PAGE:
Elbit demonstrates HattoriX target acquisition system in eight European countries

The technology used by the IDF enables forward observers and tactical teams to acquire targets, issue precise coordinates, and send all the target information to the firing systems

The HattoriX system. Photo: Elbit

Israel's Elbit Systems announced Monday that it recently completed a series of demonstrations of its HattoriX innovative fire support system for eight Western European countries. 

Operational with the IDF since 2019, HattoriX is a passive/active target acquisition system that uses artificial intelligence to enable forward observers and similarly tasked tactical teams to close sensor-to-shooter loops with three intuitive touches on a screen: one to acquire the target, one to issue the precise coordinates, and one to send all of the target information to the firing systems. 

According to Elbit, the demonstrations in Europe were performed in urban locations and in open fields, during the daytime and at night, simulating a variety of operational scenarios. Users were said to have had the opportunity to experiment, firsthand, with the capability to passively and rapidly acquire Category 1 targets with a target location error of a few meters, facilitating effective engagement of time sensitive targets.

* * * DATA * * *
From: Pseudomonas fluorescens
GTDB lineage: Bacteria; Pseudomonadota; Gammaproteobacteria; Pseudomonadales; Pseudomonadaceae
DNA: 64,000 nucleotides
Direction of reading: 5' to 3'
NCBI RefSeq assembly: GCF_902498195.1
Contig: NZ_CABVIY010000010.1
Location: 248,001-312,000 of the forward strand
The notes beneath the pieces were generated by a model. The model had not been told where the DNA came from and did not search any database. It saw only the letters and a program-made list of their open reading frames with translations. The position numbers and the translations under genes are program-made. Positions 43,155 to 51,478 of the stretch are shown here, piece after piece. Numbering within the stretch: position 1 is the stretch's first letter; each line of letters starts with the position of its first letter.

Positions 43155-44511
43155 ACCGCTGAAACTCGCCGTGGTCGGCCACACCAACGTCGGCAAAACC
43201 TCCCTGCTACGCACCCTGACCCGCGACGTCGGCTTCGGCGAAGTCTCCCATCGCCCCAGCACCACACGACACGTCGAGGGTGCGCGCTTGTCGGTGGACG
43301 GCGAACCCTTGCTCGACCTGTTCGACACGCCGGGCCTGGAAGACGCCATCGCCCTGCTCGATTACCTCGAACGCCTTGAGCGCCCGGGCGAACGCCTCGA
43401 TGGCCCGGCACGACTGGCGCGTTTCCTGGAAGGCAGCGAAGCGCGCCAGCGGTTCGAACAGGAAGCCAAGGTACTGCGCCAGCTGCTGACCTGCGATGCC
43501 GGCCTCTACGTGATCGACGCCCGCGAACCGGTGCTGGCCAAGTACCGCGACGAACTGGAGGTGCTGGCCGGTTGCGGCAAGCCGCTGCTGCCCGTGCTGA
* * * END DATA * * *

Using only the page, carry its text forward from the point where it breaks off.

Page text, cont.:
Featuring a payload agnostic mission computer that runs proprietary software, photogrammetry algorithm and an augmented reality overlay of real-time C2 data, HattoriX performs automatic fusion of the Geographical Information System (GIS) database, pre-loaded target data, the payload’s visual feed, and C2 information, thereby enabling the tactical user to intuitively issue CAT-1 targets without using any emitters, and seamlessly feed acquired targets and additional target information such as images, video, and descriptions into any battle management system, according to Elbit. 

The company says that HattoriX is comprised of a Goniometer, a mission computer, a touch-screen display unit and a lightweight tripod. HattoriX also includes a remote-controlled configuration for extended force protection. Users include Forward Air Controllers, Joint Terminal Attack Controllers, reconnaissance teams, field intelligence and Special Forces. The system was introduced by the company at the end of 2018. 

Photo: Elbit

You might be interested also

Photo: Bigstock

The world arms sales market

Commentary: There are many reasons why arms companies might want to establish themselves abroad, including better access to growing markets, collaborative arms programs or policies in host countries that link arms purchases to technology transfers